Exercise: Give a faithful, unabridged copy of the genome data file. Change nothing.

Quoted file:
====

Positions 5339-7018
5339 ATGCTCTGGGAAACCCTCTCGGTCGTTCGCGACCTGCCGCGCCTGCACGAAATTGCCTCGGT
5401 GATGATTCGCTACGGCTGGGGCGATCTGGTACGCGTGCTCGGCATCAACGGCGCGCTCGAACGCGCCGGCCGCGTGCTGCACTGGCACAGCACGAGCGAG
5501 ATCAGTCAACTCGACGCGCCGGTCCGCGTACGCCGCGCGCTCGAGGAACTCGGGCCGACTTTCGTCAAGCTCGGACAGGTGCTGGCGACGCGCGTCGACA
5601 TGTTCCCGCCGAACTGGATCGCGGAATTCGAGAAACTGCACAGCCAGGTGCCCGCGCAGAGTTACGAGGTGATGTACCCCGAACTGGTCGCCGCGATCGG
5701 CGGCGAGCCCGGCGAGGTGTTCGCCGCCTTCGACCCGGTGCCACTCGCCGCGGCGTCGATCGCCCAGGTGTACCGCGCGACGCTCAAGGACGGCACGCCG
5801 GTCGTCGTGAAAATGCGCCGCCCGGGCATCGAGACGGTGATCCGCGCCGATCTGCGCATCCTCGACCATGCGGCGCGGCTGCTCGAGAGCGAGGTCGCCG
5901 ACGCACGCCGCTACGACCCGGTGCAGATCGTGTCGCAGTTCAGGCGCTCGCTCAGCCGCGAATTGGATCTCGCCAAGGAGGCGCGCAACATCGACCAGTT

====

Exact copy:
Positions 5339-7018
5339 ATGCTCTGGGAAACCCTCTCGGTCGTTCGCGACCTGCCGCGCCTGCACGAAATTGCCTCGGT
5401 GATGATTCGCTACGGCTGGGGCGATCTGGTACGCGTGCTCGGCATCAACGGCGCGCTCGAACGCGCCGGCCGCGTGCTGCACTGGCACAGCACGAGCGAG
5501 ATCAGTCAACTCGACGCGCCGGTCCGCGTACGCCGCGCGCTCGAGGAACTCGGGCCGACTTTCGTCAAGCTCGGACAGGTGCTGGCGACGCGCGTCGACA
5601 TGTTCCCGCCGAACTGGATCGCGGAATTCGAGAAACTGCACAGCCAGGTGCCCGCGCAGAGTTACGAGGTGATGTACCCCGAACTGGTCGCCGCGATCGG
5701 CGGCGAGCCCGGCGAGGTGTTCGCCGCCTTCGACCCGGTGCCACTCGCCGCGGCGTCGATCGCCCAGGTGTACCGCGCGACGCTCAAGGACGGCACGCCG
5801 GTCGTCGTGAAAATGCGCCGCCCGGGCATCGAGACGGTGATCCGCGCCGATCTGCGCATCCTCGACCATGCGGCGCGGCTGCTCGAGAGCGAGGTCGCCG
5901 ACGCACGCCGCTACGACCCGGTGCAGATCGTGTCGCAGTTCAGGCGCTCGCTCAGCCGCGAATTGGATCTCGCCAAGGAGGCGCGCAACATCGACCAGTT